These exploratory analyses were based directly on prescribed medications without specifically considering their roles in handling AEs for three reasons: (1) when associations of certain AEs and antipsychotics have yet to be well established, diagnoses of these AEs may not be recognized and recorded by physicians, (2) because at most 5 diagnoses can be recorded in any single NHIRD record, secondary diagnoses associated with AEs may not be fully captured in the database leading to underestimation of AE risks, (3) a drug prescription may imply an AE was clinically significant, requiring intervention by a countermeasure.

Statistical Analysis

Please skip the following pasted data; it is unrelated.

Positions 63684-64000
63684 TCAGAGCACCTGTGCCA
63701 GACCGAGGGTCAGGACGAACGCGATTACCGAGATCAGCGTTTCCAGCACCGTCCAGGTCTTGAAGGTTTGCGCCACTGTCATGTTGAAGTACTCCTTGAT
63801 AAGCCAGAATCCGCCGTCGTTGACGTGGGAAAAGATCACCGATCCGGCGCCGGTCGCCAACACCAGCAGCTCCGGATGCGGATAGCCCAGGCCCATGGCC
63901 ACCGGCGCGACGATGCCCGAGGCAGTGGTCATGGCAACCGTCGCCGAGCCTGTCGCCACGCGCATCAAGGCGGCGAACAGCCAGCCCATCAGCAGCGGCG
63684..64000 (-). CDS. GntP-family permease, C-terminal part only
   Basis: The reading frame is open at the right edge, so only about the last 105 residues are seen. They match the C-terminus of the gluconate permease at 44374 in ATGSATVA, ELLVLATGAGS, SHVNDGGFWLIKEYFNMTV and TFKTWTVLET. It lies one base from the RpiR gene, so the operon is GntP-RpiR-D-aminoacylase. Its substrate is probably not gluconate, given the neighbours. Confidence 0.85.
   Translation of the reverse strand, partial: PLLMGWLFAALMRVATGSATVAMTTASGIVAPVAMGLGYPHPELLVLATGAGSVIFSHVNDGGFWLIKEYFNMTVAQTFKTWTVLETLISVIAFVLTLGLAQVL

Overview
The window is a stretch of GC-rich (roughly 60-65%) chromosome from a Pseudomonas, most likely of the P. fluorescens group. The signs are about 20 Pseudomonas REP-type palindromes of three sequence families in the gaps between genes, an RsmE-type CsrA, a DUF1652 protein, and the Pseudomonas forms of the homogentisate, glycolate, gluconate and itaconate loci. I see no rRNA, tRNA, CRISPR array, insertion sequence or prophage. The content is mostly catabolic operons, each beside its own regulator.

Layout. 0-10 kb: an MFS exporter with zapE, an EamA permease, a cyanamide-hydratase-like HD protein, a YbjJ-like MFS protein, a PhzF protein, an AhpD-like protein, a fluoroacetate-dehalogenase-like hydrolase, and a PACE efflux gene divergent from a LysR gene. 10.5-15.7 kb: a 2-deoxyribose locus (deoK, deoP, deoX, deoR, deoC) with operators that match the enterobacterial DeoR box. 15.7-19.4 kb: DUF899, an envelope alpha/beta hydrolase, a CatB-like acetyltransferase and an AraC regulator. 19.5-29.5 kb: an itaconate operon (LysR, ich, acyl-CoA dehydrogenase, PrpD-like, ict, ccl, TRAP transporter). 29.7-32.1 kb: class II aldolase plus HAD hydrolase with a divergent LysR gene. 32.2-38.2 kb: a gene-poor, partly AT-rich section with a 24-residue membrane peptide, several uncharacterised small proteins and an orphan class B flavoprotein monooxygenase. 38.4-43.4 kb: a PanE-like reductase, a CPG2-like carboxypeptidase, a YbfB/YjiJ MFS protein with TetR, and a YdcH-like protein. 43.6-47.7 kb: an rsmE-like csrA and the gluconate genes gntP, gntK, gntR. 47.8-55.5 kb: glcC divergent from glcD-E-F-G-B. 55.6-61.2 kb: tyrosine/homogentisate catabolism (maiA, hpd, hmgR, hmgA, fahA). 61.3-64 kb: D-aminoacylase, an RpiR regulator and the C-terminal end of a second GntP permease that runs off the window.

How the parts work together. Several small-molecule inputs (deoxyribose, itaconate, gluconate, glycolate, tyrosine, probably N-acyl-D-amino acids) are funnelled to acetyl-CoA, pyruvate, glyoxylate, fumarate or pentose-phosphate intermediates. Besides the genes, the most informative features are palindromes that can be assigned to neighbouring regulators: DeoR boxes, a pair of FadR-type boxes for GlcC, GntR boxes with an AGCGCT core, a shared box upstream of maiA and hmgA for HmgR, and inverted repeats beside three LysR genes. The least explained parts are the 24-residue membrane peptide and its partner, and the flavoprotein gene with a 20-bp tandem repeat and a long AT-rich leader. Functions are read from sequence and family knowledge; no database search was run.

The ratio of patients initiating a marker drug after the index drug (index→marker) to those initiating a marker drug before the index drug (marker→index) is defined as the crude sequence ratio (SR). Although PSSA and SR help to minimize potential differences in baseline characteristics or those unrecognized confounding factors possibly present in between-subject comparisons, PSSA could be sensitive to prescribing trends (e.g., rapid increase in marker drug use) over time. For this reason, the null-effect SR (SRnull) was calculated to adjust for any possible temporal trends. SRnull is the expected SR of an incidence trend when there is no causal relationship between index and marker drugs, providing a background rate for the chronological sequence of two drugs [15]. In this study, we computed the probability of index to marker drug sequence for each user of an antipsychotic drug, at first prescription. The overall probability of antipsychotics use, Pa, was generated by weighting the number of incident users on each prescribing date of antipsychotics and averaging over all days. The SRnull was then computed as Pa/(1– Pa). Details of SRnull computation are described in the File S1. The adjusted SR was derived by dividing crude SR with SRnull, and 95% confidence intervals (CI) were determined with a normal approximation to the binomial distribution [24]. Significance at an alpha level 0.05 indicated a relevant causality between antipsychotics and defined AEs. All analyses were performed using SAS version 9.2 (SAS Institute, Inc., Cary, NC).